After premiering at New York’s MoMA at the end of last year, a film season has opened at London’s Tate Modern charting experiments in Arab cinema from the 1960s through to now. Running for the entire month of March, this timely series “Mapping Subjectivity” includes well-known films through to rare and little-seen gems from Algeria, Egypt, Iraq, Lebanon, Morocco, Palestine and Syria, across a diverse range of themes.
Acclaimed director Elia Suleiman’s 'Chronicle of a Disappereance' - a meditation on Palestinian identity made up of witty vignettes observing everyday life in Nazareth and Jerusalem- is for instance among the 21 films screening, as is 'The East Wind/The Violent Silence' from Morocco’s Moumen Smihi, about a woman in ‘50s Tangier who resorts to witchcraft to stop her husband taking a second wife, and Nagy Shaker and Paolo Isaja's 'Summer ‘70', an energetic Egyptian/Italian film student collaboration about the mood of freedom in that era, which will have its first-time London showing. We spoke to curator Rasha Salti about putting the season together, and its resonance with the region’s current mood of revolution.
Dazed Digital: The season comes at a time of intense unrest in the Arab world – was this in mind when you put it together?
Rasha Salti: The revolutions in Tunisia, Egypt, Libya and wherever else there seem to be emergent uprisings and insurgencies in the Arab world took everyone - Arabs and the world at large - by surprise. There was such a stasis and stagnation of despair and hopelessness, their eruption and success could only be described as unimaginable. The research for Mapping Subjectivity started in 2007, four years ago. None of the films we watched could forecast the uprisings, but they certainly draw one of the most compelling chronicles of the despair in which lived reality seemed locked.
Hala Alabdalla's 'I Am The One Who Brings Flowers To Her Grave', for instance, is a very passionate, intimate portrait of a generation of women who turned 50 years old in 2006, they were 20 years old in the 1970s in Damascus, they were jailed for their political beliefs, fought and were defeated or driven to exile. Their children are the larger constituency of the uprisings.
DD: Can you explain a little more about your motivation behind the season?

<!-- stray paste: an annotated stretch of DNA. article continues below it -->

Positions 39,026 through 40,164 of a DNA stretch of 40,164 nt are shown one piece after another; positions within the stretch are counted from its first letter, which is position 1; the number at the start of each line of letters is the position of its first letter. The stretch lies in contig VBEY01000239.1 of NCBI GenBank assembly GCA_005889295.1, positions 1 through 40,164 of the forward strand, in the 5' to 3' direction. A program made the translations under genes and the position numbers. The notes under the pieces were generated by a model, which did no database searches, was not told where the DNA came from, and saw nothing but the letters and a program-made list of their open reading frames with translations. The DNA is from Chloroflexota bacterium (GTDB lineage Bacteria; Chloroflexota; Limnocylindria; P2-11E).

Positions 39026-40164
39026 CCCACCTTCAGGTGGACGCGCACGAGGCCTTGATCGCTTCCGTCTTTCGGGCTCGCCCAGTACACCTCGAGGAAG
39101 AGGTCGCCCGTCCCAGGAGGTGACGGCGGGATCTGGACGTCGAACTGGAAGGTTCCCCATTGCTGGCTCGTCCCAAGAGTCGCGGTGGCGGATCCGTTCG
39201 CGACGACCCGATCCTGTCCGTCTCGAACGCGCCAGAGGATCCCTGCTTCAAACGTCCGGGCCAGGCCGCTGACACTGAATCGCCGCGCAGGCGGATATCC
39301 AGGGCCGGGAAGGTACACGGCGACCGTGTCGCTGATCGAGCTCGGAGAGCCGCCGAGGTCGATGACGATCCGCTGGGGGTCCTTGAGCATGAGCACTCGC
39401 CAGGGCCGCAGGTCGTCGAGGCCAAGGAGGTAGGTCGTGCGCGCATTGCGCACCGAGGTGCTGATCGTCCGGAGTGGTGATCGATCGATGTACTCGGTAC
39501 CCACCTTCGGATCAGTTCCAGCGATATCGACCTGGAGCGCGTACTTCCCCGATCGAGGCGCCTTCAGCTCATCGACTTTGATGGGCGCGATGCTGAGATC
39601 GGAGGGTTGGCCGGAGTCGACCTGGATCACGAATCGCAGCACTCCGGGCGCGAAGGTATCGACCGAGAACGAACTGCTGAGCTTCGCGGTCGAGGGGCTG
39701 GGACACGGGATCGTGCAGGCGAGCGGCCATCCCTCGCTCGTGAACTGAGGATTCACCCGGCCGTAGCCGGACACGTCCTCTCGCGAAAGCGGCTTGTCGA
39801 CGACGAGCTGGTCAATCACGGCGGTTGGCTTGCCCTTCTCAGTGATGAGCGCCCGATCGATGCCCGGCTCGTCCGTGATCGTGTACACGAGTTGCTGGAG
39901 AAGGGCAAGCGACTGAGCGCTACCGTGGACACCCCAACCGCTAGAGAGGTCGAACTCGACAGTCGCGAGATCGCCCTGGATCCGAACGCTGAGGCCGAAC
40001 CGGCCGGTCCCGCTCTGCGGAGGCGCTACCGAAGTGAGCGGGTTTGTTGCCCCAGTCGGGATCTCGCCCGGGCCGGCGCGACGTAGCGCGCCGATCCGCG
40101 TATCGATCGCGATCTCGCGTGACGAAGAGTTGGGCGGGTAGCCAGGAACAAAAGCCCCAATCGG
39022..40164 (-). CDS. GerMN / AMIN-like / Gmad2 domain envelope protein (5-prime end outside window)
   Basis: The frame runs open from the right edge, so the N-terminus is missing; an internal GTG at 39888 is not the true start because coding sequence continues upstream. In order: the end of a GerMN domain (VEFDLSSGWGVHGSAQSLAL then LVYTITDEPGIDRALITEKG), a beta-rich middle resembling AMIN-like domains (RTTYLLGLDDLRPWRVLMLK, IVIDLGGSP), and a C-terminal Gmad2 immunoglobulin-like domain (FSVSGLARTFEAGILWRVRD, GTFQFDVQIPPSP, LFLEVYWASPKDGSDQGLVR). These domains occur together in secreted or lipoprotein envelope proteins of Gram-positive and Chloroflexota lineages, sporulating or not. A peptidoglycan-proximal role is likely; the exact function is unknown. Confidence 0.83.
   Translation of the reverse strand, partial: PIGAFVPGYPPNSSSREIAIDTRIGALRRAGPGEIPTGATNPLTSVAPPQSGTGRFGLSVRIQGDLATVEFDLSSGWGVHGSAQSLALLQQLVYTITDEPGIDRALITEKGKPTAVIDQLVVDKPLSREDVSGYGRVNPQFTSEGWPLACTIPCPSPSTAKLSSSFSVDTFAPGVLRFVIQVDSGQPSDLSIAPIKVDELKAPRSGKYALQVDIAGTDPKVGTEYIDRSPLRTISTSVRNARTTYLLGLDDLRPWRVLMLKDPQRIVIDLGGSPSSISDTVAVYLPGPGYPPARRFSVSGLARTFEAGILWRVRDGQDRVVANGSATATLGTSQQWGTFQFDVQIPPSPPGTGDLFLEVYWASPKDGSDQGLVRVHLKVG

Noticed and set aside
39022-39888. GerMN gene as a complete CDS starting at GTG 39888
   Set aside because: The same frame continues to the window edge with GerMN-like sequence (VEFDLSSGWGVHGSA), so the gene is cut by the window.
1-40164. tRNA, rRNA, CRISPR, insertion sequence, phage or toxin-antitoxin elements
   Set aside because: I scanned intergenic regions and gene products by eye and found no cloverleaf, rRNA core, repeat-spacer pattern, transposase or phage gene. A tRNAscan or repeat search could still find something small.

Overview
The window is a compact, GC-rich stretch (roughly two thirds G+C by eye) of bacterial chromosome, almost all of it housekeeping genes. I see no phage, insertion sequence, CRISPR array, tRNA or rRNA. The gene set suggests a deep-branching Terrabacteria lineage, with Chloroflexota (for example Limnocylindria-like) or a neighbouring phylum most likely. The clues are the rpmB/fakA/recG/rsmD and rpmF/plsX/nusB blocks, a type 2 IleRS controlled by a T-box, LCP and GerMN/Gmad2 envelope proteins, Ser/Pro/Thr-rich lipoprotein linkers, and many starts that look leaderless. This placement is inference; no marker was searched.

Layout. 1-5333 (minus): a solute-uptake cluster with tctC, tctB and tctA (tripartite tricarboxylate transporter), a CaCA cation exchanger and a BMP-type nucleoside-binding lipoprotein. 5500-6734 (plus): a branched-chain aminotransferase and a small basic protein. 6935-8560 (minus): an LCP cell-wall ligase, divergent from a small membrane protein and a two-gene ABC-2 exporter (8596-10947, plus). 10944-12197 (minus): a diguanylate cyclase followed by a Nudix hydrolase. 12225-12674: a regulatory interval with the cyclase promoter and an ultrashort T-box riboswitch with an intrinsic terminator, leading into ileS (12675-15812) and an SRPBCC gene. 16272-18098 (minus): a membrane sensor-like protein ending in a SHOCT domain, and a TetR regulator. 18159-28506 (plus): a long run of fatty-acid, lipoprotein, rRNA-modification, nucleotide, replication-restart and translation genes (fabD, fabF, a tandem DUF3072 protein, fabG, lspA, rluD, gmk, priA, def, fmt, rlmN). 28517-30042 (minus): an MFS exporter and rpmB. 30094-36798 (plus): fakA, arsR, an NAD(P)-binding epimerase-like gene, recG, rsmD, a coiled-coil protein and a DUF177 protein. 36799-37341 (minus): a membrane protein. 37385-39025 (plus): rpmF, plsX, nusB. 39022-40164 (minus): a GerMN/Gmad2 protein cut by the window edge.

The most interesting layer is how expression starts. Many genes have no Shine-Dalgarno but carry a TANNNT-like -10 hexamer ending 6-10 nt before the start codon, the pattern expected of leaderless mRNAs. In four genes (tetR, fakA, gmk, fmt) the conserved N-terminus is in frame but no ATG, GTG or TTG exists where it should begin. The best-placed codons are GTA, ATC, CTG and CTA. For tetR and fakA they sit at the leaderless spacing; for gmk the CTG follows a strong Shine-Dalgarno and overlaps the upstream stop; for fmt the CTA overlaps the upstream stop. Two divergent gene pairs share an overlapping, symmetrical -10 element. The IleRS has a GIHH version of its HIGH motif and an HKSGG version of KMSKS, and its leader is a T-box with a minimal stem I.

Rasha Salti: The idea for the program was born from research on ciné-clubs in the 1960s, 1970s and 1980s in the Arab world. The ciné-clubs played a key role as cultural spaces in many cities in the region, for the dissemination for world cinema, but also for an "alternative", non-mainstream cinema. At present, there is a generation of filmmakers in the Arab world, working in their native countries (or between there and Europe), who are making a very daring and personal cinema.
Their films don't have many opportunities for screening in their home countries or the region, but they travel quite a bit on the international circuit of festivals and receive acclaim and awards. They are often regarded as if they were pioneers, or a vanguard of sorts, because the work, or legacy, of previous generations is unknown, inaccessible. With a few exceptions, there has not been a transmission of experience. One of the motivations in presenting this program is precisely to map production from the time of its emergence until now.
DD: What’s the climate like now in the region for filmmakers wanting to innovate, compared to the counter-cultural mood of the 60s?
Rasha Salti: The past two decades have been marked by the entrenchment of autocracies, a stealth policing on freedom of expression and dissent and the bolstering of Islamist movements as the only organised political opposition. The development of digital technologies and their wide dissemination, has had a tremendous impact on democratising access to the means of filmmaking (reducing costs significantly) as well as enabling a wide dissemination on media such as the DVD and all forms of digital cassettes. However, the margins for tolerance of political dissent and artistic experimentation have worsened.
DD: What effect can we expect the mood of political revolution sweeping the Arab world to have on the region’s film?
Rasha Salti: It is definitely too early to predict anything. However, there are two questions worthy of note; firstly these uprisings were the most televised revolutions to date; and secondly, as one could see from the television broadcasts, they were also the most video-documented. When a police van was being pushed off a bridge in Cairo, half of the crowd was pushing it overboard and the other half was recording the action on the cameras of their mobile phones.
Furthermore, when news television cameras were forbidden from filming, the stations were feeding their broadcasts from these spontaneous, amateur videos. In other words, these "short" vérité chronicles became the stuff of news. It will take a couple of years for an impact on filmmaking to become tangible or coherent. The expectation is in itself thrilling.
'Mapping Subjectivity: Experimentation in Arab Cinema from the 1960s to Now', Friday 4 March – Sunday 27 March 2011, Tate Modern